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INTERNATIONAL JOURNAL OF PHARMACEUTICAL RESEARCH

A Step Towards Excellence
Published by : Advanced Scientific Research
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0975-2366
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IJPR 9[3] July - September 2017 Special Issue

July - September 9[3] 2017

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Problem Focused Coping and Parental Stress in The Autonomy of Oral Self-care for Down Syndrome Children

Author: SITI FITRIA ULFAH, TRI WAHONO, AGUS MARJIANTO
Abstract: Introduction: Down syndrome has been found to have a higher prevalence of caries, higher prevalence of periodontal disease, and poor oral hygiene. Parents who have down syndrome children have their own stressors and can be used problem focused coping to improve oral self care. This study aims to determine the correlation of problem focused coping with stress on oral self-care independence of children with down syndrome. Method: This type of research is quantitative with cross sectional research design. The population in this study were all parents of down syndrome students in SDLB in Surabaya and POTADS Surabaya, with amount of 110 respondents. Data collection used questionnaire and data analysis was performed using the spearman correlation test. Results: Parents who have down syndrome children using problem focused coping are included in the high category (52.7%), and the results of spearman correlation test shows a significant correlation between problem focused coping and the independence of oral self-care in down syndrome children (sig = 0.0263, p <0.05), there is no significant correlation between the parents stress with oral self care independence of down syndrome children (sig = 0.967, p> 0.05). Discussion: adaptive coping can predict positive behavior in terms of oral hygiene. Coping strategies that focus on problems and stick to the coping strategies can lead to healthy behaviors. Conclusion: Parents who have children with down syndrome experience more high stress. There is a significant correlation between problem focused coping and oral self-care independence of down syndrome children.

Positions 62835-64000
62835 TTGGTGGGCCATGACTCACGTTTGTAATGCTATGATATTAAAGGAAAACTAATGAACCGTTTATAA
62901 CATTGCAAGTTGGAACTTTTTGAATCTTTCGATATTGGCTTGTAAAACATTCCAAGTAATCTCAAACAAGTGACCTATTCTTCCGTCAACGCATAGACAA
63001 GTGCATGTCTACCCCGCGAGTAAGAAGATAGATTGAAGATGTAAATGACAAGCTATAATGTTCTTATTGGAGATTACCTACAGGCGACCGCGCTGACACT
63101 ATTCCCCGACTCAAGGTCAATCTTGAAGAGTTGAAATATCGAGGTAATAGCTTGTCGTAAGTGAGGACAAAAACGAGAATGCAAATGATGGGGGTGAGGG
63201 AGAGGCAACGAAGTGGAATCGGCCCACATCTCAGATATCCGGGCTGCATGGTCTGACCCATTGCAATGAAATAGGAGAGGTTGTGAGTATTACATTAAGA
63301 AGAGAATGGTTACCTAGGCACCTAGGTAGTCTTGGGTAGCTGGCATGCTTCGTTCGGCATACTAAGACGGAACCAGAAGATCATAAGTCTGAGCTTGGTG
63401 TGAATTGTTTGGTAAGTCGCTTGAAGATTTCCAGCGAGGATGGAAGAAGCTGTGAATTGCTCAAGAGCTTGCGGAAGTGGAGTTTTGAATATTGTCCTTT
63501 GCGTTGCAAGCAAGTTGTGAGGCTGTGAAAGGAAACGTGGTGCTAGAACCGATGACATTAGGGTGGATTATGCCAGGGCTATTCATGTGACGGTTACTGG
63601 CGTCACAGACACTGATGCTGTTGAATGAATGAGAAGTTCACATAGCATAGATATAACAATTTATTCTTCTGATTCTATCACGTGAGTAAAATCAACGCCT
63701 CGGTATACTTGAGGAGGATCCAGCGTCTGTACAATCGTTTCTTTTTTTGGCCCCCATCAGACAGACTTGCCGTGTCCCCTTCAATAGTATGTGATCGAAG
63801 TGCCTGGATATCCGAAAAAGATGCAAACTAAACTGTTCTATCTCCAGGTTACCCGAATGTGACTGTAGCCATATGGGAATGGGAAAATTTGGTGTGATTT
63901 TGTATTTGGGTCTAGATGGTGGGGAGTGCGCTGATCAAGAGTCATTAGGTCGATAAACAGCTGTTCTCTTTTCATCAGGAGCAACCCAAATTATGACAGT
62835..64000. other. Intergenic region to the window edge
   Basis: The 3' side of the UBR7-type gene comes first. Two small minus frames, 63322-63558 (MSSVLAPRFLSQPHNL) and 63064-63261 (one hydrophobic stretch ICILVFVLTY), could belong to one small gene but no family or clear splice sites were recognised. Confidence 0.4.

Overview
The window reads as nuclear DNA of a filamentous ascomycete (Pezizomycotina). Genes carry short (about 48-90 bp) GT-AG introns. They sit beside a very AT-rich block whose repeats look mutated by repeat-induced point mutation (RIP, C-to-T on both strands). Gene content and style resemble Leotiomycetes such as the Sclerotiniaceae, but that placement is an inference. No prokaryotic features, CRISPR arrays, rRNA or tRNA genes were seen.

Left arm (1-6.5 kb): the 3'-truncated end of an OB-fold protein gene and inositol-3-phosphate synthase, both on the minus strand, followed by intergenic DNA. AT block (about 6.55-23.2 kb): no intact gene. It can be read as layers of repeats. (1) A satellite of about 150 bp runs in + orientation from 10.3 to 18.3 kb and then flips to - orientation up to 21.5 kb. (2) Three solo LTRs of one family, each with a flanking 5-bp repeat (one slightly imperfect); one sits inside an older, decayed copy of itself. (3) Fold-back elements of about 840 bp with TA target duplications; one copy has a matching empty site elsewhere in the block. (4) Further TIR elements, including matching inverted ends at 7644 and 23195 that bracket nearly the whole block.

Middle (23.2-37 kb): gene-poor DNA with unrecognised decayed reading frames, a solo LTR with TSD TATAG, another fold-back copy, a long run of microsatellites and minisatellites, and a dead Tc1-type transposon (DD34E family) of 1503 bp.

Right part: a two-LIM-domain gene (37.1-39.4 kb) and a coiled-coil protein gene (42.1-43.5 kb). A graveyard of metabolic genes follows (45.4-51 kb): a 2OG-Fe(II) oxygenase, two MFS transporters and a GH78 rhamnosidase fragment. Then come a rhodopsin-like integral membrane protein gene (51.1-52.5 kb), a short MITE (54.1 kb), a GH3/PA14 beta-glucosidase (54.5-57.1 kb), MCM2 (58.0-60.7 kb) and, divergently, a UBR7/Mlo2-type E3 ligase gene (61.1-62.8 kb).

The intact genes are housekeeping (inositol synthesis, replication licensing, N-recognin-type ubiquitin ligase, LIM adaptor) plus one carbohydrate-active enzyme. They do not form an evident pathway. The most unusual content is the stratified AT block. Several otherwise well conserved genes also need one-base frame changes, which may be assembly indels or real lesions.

Keyword: Problem focused coping, down syndrome, stress, oral self care, children
DOI: https://doi.org/10.31838/ijpr/2021.13.01.147
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